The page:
Article Text

Download PDFPDF

Human gut microbiome: hopes, threats and promises
  1. Patrice D Cani
  1. Metabolism and Nutrition Research Group, Université catholique de Louvain, WELBIO—Walloon Excellence in Life Sciences and BIOtechnology, Louvain Drug Research Institute, Brussels, Belgium
  1. Correspondence to Professor Patrice D Cani, Metabolism and Nutrition Research Group, Université catholique de Louvain, WELBIO—Walloon Excellence in Life Sciences and BIOtechnology, Louvain Drug Research Institute, Brussels 1200, Belgium; patrice.cani{at}


The microbiome has received increasing attention over the last 15 years. Although gut microbes have been explored for several decades, investigations of the role of microorganisms that reside in the human gut has attracted much attention beyond classical infectious diseases. For example, numerous studies have reported changes in the gut microbiota during not only obesity, diabetes, and liver diseases but also cancer and even neurodegenerative diseases. The human gut microbiota is viewed as a potential source of novel therapeutics. Between 2013 and 2017, the number of publications focusing on the gut microbiota was, remarkably, 12 900, which represents four-fifths of the total number of publications over the last 40 years that investigated this topic. This review discusses recent evidence of the impact of the gut microbiota on metabolic disorders and focus on selected key mechanisms. This review also aims to provide a critical analysis of the current knowledge in this field, identify putative key issues or problems and discuss misinterpretations. The abundance of metagenomic data generated on comparing diseased and healthy subjects can lead to the erroneous claim that a bacterium is causally linked with the protection or the onset of a disease. In fact, environmental factors such as dietary habits, drug treatments, intestinal motility and stool frequency and consistency are all factors that influence the composition of the microbiota and should be considered. The cases of the bacteria Prevotella copri and Akkermansia muciniphila will be discussed as key examples.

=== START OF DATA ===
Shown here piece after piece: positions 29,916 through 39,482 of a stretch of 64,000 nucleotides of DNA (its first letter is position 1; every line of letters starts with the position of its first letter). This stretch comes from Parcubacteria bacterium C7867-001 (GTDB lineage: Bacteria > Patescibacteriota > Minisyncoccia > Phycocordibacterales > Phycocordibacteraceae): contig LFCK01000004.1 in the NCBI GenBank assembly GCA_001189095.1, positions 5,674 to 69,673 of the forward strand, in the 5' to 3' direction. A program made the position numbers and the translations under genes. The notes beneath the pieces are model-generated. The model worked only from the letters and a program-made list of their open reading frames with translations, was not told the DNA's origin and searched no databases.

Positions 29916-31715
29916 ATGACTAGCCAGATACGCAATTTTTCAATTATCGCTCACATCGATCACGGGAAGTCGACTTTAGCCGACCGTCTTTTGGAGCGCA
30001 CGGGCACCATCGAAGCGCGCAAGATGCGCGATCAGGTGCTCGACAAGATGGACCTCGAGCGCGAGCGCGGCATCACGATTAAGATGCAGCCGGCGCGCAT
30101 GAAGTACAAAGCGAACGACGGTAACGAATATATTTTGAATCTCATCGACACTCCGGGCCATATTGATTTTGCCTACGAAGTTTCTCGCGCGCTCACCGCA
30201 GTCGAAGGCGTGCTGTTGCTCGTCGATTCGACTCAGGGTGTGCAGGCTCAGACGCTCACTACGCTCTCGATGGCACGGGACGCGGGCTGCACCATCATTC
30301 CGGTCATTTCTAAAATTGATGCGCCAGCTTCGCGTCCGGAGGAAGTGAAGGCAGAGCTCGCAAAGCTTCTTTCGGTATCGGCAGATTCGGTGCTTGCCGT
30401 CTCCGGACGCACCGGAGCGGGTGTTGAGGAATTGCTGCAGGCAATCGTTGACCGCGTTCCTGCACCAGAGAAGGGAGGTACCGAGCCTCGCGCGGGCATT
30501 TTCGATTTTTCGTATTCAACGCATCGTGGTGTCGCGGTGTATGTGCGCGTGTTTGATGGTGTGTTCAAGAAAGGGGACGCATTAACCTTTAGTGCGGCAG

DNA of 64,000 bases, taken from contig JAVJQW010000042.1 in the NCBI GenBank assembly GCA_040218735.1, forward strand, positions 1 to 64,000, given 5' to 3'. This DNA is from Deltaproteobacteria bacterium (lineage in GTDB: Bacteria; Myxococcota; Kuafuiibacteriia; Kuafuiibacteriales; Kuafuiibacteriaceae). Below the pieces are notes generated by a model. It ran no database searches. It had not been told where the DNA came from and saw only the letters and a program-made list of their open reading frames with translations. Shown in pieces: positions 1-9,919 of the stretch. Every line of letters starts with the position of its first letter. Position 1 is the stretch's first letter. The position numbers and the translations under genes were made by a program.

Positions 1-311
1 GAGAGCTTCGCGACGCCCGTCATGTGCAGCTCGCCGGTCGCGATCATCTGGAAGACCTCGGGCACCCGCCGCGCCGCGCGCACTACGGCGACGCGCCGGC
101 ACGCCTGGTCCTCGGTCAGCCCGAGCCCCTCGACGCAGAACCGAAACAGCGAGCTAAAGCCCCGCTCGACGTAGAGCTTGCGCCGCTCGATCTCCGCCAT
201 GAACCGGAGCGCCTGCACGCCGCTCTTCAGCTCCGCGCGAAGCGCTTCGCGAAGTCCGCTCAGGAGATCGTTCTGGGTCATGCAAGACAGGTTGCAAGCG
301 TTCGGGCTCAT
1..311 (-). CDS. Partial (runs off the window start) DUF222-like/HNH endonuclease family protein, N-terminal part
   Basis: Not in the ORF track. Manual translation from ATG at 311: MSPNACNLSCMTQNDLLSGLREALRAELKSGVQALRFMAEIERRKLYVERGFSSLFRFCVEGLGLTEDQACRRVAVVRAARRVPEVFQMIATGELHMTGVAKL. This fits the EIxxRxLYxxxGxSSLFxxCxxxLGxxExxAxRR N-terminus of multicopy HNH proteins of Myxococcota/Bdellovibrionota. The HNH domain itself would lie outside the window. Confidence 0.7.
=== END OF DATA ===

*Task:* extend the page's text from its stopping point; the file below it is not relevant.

• obesity
  • diabetes mellitus
  • intestinal microbiology

This is an open access article distributed in accordance with the Creative Commons Attribution Non Commercial (CC BY-NC 4.0) license, which permits others to distribute, remix, adapt, build upon this work non-commercially, and license their derivative works on different terms, provided the original work is properly cited and the use is non-commercial. See:

Statistics from

Request Permissions

If you wish to reuse any or all of this article please use the link below which will take you to the Copyright Clearance Center’s RightsLink service. You will be able to get a quick price and instant permission to reuse the content in many different ways.


  • Contributors PDC wrote the review.

  • Funding PDC is a recipient of grants from FNRS, FRFS-WELBIO, under grant WELBIO-CR-2017-C02. This research was supported by the FRS-FNRS under The Excellence Of Science (EOS 30770923). This work is supported in part by the Funds Baillet Latour (Grant for Medical Research 2015). PDC is a recipient of the POC ERC grant 2016 (European Research Council, Microbes4U_713547) and ERC Starting Grant 2013 (Starting grant 336452-ENIGMO).

  • Competing interests PDC is inventor on patent applications dealing with the use of A. muciniphila and its components in the treatment of obesity and related disorders. PDC is co-founder of A-Mansia biotech SA.

  • Patient consent Not required.

  • Provenance and peer review Not commissioned; externally peer reviewed.